Sunday, March 25, 2012

Remembering Eric Watson and the eternal struggle between editors and photographers

Eric Watson died last week at the age of 56. He did the lion's share of the photography for Smash Hits during the early 80s. I think this picture of Lee Thomson from 1982 may be the first one. It was actually shot for Stiff Records. I was the editor at the time. We liked Eric's style because it was bright without being corny and captured that innocence on the edge of knowing which was so much part of the magazine's personality. This was the first of scores of Eric's photos that appeared in the magazine, many of them on the cover.

When I think back it's extraordinary the amount of effort that we put into picture sessions in those days. I remember spending two days at Eric's studio in Wandsworth helping organise a session for the Smash Hits yearbook. It was supposed to depict the changing face of a teenagers bedroom between the 50s and the 90s (which had yet to occur). Somehow we actually built a set in Eric's studio. And this was for an annual.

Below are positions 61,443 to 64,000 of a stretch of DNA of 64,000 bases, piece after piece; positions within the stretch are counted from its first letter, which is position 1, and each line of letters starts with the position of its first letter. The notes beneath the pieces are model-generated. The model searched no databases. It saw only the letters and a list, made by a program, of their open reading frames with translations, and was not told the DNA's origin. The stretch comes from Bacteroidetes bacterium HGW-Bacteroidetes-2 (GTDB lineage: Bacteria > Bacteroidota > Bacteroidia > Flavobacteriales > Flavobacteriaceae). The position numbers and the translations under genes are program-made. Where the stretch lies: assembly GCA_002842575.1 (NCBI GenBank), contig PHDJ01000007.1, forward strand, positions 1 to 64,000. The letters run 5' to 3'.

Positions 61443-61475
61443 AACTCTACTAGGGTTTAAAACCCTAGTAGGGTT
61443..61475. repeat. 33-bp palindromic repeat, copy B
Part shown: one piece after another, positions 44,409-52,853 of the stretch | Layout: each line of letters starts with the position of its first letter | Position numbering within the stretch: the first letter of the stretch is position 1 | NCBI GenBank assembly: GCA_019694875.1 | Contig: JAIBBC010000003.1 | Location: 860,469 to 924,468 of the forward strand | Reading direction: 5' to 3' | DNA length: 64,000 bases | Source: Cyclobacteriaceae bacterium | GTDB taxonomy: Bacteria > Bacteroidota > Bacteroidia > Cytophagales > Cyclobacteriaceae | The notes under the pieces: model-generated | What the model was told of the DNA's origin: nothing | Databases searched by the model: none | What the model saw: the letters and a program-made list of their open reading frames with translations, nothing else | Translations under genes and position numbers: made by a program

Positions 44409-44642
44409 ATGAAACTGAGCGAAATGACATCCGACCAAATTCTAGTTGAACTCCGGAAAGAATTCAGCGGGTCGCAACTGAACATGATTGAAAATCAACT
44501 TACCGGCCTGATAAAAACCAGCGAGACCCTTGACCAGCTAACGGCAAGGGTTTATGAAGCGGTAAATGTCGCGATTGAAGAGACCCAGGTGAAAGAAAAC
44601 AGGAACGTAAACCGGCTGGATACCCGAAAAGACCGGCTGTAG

The relationship between magazine editors and photographers is always a difficult one. The former regard their business as commerce. The latter think it's art. Eric's work started off as one and ended up as the other, with exhibitions at the National Portrait Gallery. In the grown-up world of galleries and art dealers I'm sure they appreciate many of the qualities that made Eric Watson's pictures so beautiful and clever. What they'll never appreciate is what they did for you at the news stand.

1 comment:

  1. I hadn't heard about that until I read your post. That's a real shame - the Pet Shop Boys were hugely influential to me in my youth, mainly for their music, but their image also seemed so measured, so controlled, and I think their early shots with Eric Watson had a lot to do with that.